Renato Constantino (March 10, 1919 – September 15, 1999) was an influential Filipino historian. He was a member of the leftist tradition of Philippine historiography. Apart from being a historian, Constantino was also engaged in foreign service, working for the Philippine Mission to the United Nations and the Department of Foreign Affairs
Education and early career
Constantino attended the University of the Philippines where he become the youngest editor of the University's student publication, The Philippine Collegian. He wrote editorial columns criticizing President Manuel Quezon, which earned the attention of the President by responding to the article in one of his speeches. When the Second World War erupted, Constantino fought in Bataan and was a member of an intelligence team spying on the Japanese. He also worked as a journalist during the war.
At the conclusion of the war, Constantino joined the Philippine Mission to the United Nations from 1946 to 1949 as its Executive Secretary. He worked as a counselor for the Department of Foreign Affairs from 1949 to 1951. These exposures to foreign service became the foundations of a book he wrote about the United Nations.
Constantino held professorial positions at the University of the Philippines (Diliman and Manila), Far Eastern University, Adamson University, and Arellano University. He was also a visiting lecturer in universities in London, Sweden, Japan, Germany, Malaysia and Thailand. He served as a member of the Editorial Board of the Journal of Contemporary Asia, and Trustee of Focus on the Global South in Bangkok.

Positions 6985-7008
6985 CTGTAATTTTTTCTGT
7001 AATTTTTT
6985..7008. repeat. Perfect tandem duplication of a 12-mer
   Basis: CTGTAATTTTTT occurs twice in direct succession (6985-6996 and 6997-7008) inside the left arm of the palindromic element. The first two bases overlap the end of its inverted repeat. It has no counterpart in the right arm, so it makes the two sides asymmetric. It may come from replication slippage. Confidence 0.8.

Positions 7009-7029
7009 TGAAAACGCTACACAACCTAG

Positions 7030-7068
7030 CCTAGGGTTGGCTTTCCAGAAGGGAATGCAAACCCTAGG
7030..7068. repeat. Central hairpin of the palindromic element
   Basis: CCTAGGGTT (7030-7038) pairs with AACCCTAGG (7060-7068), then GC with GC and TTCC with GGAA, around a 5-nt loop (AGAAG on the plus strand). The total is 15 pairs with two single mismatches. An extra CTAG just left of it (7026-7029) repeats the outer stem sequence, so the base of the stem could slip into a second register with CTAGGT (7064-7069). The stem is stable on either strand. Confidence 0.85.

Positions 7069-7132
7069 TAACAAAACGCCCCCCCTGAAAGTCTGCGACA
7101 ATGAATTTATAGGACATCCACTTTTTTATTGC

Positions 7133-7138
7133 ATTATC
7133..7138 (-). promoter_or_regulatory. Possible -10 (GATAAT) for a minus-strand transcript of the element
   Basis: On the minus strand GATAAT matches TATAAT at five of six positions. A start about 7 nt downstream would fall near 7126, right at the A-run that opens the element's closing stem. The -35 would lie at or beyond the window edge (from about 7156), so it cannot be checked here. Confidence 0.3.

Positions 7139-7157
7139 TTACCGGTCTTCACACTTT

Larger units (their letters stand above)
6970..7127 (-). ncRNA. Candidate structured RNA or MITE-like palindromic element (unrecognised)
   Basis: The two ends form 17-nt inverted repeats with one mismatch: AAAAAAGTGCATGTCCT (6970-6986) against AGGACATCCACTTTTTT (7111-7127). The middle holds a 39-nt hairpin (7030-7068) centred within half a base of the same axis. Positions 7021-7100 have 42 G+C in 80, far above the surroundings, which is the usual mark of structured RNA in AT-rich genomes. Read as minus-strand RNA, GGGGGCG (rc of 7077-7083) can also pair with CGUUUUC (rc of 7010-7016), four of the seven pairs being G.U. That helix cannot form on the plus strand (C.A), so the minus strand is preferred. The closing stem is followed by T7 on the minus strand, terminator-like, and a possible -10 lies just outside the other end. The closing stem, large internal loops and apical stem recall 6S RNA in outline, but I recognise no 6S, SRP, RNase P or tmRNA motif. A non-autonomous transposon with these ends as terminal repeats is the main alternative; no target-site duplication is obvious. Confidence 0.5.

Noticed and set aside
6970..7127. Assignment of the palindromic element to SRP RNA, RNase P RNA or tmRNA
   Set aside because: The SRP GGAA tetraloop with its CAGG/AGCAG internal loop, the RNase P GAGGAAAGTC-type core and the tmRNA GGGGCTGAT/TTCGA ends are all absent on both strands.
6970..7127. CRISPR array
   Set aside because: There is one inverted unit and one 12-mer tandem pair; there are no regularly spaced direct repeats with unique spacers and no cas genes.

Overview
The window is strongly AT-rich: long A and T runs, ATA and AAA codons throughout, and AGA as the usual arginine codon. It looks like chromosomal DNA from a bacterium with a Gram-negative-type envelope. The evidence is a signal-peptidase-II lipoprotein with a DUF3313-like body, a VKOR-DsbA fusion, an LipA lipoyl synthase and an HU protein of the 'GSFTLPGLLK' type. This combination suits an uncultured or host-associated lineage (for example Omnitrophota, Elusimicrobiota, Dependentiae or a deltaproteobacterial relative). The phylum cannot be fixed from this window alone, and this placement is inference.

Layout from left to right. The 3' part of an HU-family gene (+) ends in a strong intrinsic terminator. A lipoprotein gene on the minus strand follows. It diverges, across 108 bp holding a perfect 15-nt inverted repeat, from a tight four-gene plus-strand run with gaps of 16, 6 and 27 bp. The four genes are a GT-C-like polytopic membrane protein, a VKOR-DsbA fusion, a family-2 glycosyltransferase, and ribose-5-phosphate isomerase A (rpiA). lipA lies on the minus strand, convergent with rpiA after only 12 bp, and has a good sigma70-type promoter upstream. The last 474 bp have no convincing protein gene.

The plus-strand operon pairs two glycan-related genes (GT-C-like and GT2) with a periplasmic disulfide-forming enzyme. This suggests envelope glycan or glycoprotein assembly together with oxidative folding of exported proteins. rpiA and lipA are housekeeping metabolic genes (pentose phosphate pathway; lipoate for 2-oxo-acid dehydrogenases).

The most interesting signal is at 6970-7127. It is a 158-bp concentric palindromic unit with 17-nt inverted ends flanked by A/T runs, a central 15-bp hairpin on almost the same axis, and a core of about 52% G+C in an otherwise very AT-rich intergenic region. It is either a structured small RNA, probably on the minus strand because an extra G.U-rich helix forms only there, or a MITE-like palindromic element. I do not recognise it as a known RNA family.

He wrote around 30 books and numerous pamphlets and monographs. Among Constantino's well-known books are A Past Revisited and The Continuing Past. He also wrote The Making of a Filipino (a biography of Claro M. Recto), Neo-colonial Identity and Counter-Consciousness, and The Nationalist Alternative. Several of his books have been translated into Japanese and The Nationalist Alternative has a Malaysian translation.
Constantino earned various distinctions for his historical work. He received nationalism awards from Quezon City in 1987, Manila in 1988, The Civil Liberties Union in 1988, and the University of the Philippines Manila in 1989. Constantino was also the Manila's Diwa ng Lahi awardee in 1989. He was conferred the Doctor of Arts and Letters (honoris causa) from the Polytechnic University of the Philippines in 1989 and a Doctor of Laws (honoris causa) from the University of the Philippines in 1990.
- The Philippines: A Past Revisited
- Philippines: A Continuing Past
- Excerpts from the Speeches of Claro M. Recto
- Dissent and Counter-consciousness
- Veneration Without Understanding
- The Miseducation of the Filipino